The Paris Mosque has been offered by France to honor the 70 000 muslim soldiers who died during World War One. Now that many muslims live in France, the mosque is the best known in the country and is very influential. Paris monuments.
A beautiful monument made of reinforced concrete, Paris Mosque is the testimony of the 150 year long presence of the muslim faith in Paris and France.
Paris Mosque is at the same time a peaceful and beautiful monument, a place of worhship, a place of study (Institut Musulman) and an influential voice in french society.
Discover Paris Mosque
Decorated with mosaics, wood carvings and wrought iron from Morocco, Paris Mosque is an active place of worship for the many Parisians of North African origin, especially on Friday, the Muslim holy day, and during the holy month of Ramadan. In Paris Mosque, you can visit the patio, the gardens and a number of rooms.
Paris Mosque has an oriental restaurant, a lovely tea room and a hamman. Paris Mosque tearoom and restaurant are open everyday from 9am to 12pm. Check them on web site.
Paris metro: Place Monge station, line 7
tel: +33 (0)1 45 35 97 33.
Paris Mosque entrance fee: 3 euros.
Opening times: summer 9am-12am / 2pm-7pm. Winter 9am-12am / 2pm-6pm.
Locate Paris Mosque entrance on Paris map.
To honor the 70 000 muslim soldiers who died during World War One, the French government decided in 1920 to finance the construction of a mosque, the first in France. Paris Mosque was inaugurated by the French President and the Sultan of Marocco in 1926.
Paris Mosque is inspired by El-Qaraouiyyin Mosque in Fes, Morocco. Paris Mosque 33 meters minaret is a replica of the minaret of Zitouna Mosque, Tunisia.
There was a crowd this Thursday, July 15, 1926 in the 5th arrondissement. Local residents, onlookers: many wanted to attend the inauguration of the Great Mosque of Paris. The very formal event scheduled for the afternoon aroused curiosity. The official religious consecration took place in the presence of the President of the Republic; Gaston Doumergue alongside the Moroccan Sheik Moulay Youssef surrounded by several high-ranking French and Muslim personalities, diplomatic representations of Persia, Turkey, the Caucasus and Afghanistan. The project for a mosque in Paris was old, but it became very concrete the day after the Battle of Verdun. “In 1916 in the Meuse, 70,000 Muslims fell with arms in hand (out of 300,000 victims for the French side alone). Public opinion then considered that the nation has just contracted a debt vis-à-vis these very severely tested Muslim populations, ”recalls Dalil Boubakeur, the rector of the Mosque.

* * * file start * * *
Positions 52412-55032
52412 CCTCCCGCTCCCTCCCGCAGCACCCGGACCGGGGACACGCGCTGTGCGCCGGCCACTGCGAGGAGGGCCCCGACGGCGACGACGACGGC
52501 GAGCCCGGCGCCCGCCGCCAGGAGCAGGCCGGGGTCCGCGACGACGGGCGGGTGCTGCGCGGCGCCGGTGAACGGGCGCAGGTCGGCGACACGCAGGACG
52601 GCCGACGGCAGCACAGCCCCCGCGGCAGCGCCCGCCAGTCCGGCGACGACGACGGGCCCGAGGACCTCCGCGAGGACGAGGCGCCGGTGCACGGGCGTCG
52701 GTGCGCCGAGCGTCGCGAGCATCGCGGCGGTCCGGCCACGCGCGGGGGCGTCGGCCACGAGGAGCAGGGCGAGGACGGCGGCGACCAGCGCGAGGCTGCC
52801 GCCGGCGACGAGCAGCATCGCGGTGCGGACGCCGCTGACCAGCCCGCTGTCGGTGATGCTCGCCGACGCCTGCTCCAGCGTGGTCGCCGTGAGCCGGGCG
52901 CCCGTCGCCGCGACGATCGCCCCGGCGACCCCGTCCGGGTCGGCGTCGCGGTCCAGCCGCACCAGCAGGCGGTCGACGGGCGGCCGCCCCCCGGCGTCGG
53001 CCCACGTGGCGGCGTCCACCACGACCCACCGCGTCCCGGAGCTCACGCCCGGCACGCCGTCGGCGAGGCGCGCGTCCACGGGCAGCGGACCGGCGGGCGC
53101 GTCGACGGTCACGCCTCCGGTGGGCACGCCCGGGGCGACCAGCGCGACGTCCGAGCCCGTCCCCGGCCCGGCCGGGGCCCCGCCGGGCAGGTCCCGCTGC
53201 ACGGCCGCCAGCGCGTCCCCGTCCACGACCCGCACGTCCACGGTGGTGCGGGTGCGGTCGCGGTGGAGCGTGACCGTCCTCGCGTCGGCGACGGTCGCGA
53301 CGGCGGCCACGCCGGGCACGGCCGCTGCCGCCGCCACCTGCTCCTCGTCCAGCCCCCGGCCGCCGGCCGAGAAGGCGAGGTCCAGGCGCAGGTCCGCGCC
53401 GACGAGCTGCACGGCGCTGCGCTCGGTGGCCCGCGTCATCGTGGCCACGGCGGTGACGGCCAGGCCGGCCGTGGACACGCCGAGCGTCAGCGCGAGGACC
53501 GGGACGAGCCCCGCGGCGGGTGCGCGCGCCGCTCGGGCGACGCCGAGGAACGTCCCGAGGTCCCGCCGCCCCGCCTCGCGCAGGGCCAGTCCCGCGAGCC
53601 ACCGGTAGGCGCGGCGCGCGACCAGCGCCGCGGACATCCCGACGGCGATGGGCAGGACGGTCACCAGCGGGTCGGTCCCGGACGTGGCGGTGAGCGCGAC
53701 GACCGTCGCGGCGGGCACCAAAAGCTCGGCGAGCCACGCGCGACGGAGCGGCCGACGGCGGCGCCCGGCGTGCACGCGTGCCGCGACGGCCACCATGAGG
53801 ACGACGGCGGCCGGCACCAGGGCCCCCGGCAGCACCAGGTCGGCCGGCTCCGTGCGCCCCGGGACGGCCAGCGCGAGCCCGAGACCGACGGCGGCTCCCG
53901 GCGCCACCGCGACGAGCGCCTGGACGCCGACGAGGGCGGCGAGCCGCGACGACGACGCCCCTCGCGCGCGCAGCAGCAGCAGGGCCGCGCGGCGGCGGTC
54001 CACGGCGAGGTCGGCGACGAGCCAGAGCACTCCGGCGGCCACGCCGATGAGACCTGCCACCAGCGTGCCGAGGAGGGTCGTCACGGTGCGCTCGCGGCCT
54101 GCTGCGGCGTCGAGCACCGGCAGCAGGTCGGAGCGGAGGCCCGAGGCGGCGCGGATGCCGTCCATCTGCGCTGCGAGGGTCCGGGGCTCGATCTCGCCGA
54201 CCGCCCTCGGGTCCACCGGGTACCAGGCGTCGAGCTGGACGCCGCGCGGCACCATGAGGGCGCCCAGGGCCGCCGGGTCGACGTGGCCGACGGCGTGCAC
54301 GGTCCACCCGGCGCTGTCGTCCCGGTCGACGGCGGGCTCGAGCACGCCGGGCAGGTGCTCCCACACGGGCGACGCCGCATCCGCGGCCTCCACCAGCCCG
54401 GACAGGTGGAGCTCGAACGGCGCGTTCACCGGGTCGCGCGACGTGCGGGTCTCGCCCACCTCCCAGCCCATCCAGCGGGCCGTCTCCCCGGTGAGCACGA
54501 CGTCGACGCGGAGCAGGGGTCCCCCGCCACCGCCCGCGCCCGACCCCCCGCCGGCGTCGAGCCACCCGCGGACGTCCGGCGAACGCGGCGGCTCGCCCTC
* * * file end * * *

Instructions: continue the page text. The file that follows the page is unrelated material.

The building took four years to build
It took four years to build the huge religious edifice. During the laying of the first stone, on October 19, 1922, Marshal Lyautey's speech took on lyrical flights. "When the minaret that you are going to build is erected, it will only rise towards the beautiful sky of Ile-de-France one more prayer of which the Catholic towers of Notre-Dame will not be jealous", proclaimed the man who worked hard for the construction of the building. The mayor of Paris was involved in this project since it had ceded the land where the mosque would be erected, where the Pitié hospital was located. The place of worship would be financed by the State (despite the law of separation of Church and State of 1905) to the tune of 500,000 francs. The budget would be supplemented by donations from Muslim countries and the faithful. On July 16, the day after the inauguration, “le Petit Journal” and “le Petit Parisien” praised the beauty of the place, presented as “an incomparable oriental vision, straight out of a play from a beautiful tale of the Thousand and one nights ”,“ a monument whose brilliance does not concede to the most beautiful mosques of the Orient ”. It is the architect Maurice Mantout, born in Algiers, who imagined the Hispano-Moorish building. Of the 7,500 m2, more than 3,500 are reserved for Arab gardens. A 33-meter minaret dominates these green spaces, patios and other paths tiled with multicolored mosaics. The buildings include a conference room, a library, a prayer room and various annexes to which are added the domes of the hammam and the courtyards of the Moorish café. The site is furnished thanks to generous donors such as King Fouad of Egypt and the Bey of Tunis who donated various precious carpets, expertly carved chandeliers, brass, but also furniture inlaid with mother-of-pearl and a magnificent oratory pulpit.